It isn't easy to invest in a low rate environment. While strong companies can often report impressive earnings and show solid growth in a weak economy, not all companies and industries benefit equally from a low rate environment .
Boeing has consistently been one of the best performing industrials over the last several years. Even though Companies on shorter-term business cycles such as Caterpillar (CAT) and engine maker Cummins (CMI), have seen these companies earnings fluctuate significantly, industrial companies on long-term contracts such as GE (GE) and Boeing (BA) have fairly consistently beat earnings estimates since 2010.
Boeing has outperformed most industrial stocks by a wide margin since 2010, and the company's earnings have held up very well in the current weak economic environment.
Still, despite Boeing's strong performance over the last several years, the stock has consistently underperformed most of the broader indexes by a wide margin over the last six months.
I wrote several months ago that Boeing was a sell because demand for new aircraft was at unsustainable levels. While all traders have good calls and bad ones, Boeing as underperformed the S&P 500 and most of the broader indexes by a significant margin since early March.
Boeing has had significant challenges bringing the companies new Dreamliner to market over the last decade, and the companies ability to finally bring the Dreamliner to market has enabled management to increase earnings and improve the company's reputation at the right time.
Boeing trades at nearly 13x average estimates of next years likely earnings, and the analysts are projecting high single digit growth over the next five years. The companies operating margins of around 9% are average for an S&P 500 company.
Still, there are strong signs that Boeing's earnings and profitability are likely topping out.
Boeing uses far fewer industrial metals, such as aluminum, in the company's latest-model planes, such as the Dreamliner. The companies operating costs are less tied to commodities such as aluminum than in the past. However, Boeing still uses aluminum and other metals in many of the companies planes, and aluminum and other industrial and bulk metals are currently trading at historically low levels.
Boeing benefits from high oil prices, since the companies new planes, such as the Dreamliner and latest 737 models, are significantly lighter planes that offer significant fuel savings of nearly 20% over many older models.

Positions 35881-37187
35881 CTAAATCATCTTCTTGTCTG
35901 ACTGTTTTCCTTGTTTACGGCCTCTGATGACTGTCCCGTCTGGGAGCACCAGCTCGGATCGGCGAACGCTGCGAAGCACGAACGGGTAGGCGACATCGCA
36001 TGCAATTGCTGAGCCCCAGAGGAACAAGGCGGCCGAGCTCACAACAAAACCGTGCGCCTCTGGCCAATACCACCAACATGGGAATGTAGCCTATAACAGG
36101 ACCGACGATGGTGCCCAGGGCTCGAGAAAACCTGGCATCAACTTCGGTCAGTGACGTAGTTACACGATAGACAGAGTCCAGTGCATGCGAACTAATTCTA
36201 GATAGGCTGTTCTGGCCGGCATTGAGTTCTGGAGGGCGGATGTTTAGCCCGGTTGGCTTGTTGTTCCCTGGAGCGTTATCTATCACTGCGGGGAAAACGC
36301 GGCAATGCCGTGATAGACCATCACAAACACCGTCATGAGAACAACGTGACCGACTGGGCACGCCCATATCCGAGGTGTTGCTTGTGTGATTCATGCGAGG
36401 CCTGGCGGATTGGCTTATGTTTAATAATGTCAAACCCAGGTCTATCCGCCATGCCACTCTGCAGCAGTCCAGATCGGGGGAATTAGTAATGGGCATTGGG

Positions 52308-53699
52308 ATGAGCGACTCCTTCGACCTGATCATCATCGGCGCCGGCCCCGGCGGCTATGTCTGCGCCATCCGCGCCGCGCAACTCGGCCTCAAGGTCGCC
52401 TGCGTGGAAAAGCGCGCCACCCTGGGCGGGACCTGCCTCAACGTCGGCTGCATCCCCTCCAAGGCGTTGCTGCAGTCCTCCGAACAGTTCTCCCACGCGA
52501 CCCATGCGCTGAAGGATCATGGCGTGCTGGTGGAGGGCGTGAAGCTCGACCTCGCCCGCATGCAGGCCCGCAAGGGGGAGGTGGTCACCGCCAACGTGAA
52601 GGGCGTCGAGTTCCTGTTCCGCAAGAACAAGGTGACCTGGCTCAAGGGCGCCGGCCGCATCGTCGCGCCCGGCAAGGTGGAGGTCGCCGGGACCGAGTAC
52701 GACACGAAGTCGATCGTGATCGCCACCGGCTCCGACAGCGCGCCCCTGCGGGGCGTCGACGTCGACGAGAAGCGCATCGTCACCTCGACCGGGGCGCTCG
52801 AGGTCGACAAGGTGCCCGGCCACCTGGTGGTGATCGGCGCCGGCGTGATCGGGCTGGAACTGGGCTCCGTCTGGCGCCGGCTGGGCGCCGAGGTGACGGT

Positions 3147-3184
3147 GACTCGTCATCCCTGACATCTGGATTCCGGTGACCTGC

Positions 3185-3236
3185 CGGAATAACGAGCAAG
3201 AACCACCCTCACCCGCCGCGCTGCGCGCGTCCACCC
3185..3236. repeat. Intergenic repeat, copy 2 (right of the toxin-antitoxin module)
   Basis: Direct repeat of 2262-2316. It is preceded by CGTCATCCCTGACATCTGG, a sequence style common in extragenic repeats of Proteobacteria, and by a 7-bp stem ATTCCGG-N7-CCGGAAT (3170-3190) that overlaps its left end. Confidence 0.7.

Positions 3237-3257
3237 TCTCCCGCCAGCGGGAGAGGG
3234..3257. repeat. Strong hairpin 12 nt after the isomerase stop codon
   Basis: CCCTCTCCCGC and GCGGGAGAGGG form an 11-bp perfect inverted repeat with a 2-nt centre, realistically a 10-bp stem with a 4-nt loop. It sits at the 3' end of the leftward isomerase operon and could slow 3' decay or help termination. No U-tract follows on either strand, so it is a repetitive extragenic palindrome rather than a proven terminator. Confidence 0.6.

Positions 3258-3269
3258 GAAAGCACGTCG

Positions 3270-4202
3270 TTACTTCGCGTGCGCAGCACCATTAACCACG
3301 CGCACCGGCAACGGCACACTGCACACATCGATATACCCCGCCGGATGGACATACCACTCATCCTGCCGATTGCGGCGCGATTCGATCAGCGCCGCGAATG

This is one of the reasons why I think Boeing's earnings are likely topping out. While Boeing's Dreamliner project and other product development efforts have met significant challenges over the past couple years, the company was able to finally bring its most important projects to market at the perfect time. As oil prices remained high, rates were historically low, and many major industrial and bulk metals were the cheapest these commodities had been at in years, the operating environment for Boeing is ideal.
Most major new plane purchases are financed with airline leasing companies today. Even in the weak current economic environment, banks have been aggressively willing to finance significant new airline purchases. Most leasing rates are also tied to libor rates, and are also at historically low levels.
This is why I thought the comments made earlier in the years by executives in the airline industry were so important. The Chief Executive officer of Aercap (AER) recently warned of a huge glut of planes coming onto the market, and also warned that some the biggest buyers of new aircraft, smaller companies in countries such as India and China, suggested that current demand was unsustainable. Several airlines in India, some of which were able to recently finance significant new orders, are near bankruptcy as well.
Energy prices have fallen nearly 30% since early March, and major airlines, such as Southwest Airlines (LUV), have deferred significant recent orders to cut costs. Many companies in the business of recycling old planes are also seen business boom, with even newer model planes being scrapped since companies can order the latest planes at historically low rates.
To conclude, while many companies have benefited from weak rates, few industries have benefited more from low rates than the airlines. With leasing rates tied to libor and banks increasingly willing to finance aggressive new purchases with fuel prices high and the economy still weak, companies such as Boeing and Airbus are likely seeing the strongest orders these companies will see for years. While Boeing recent earnings report was strong and the companies backlog is impressive, past results are not always the best predictor of future performance.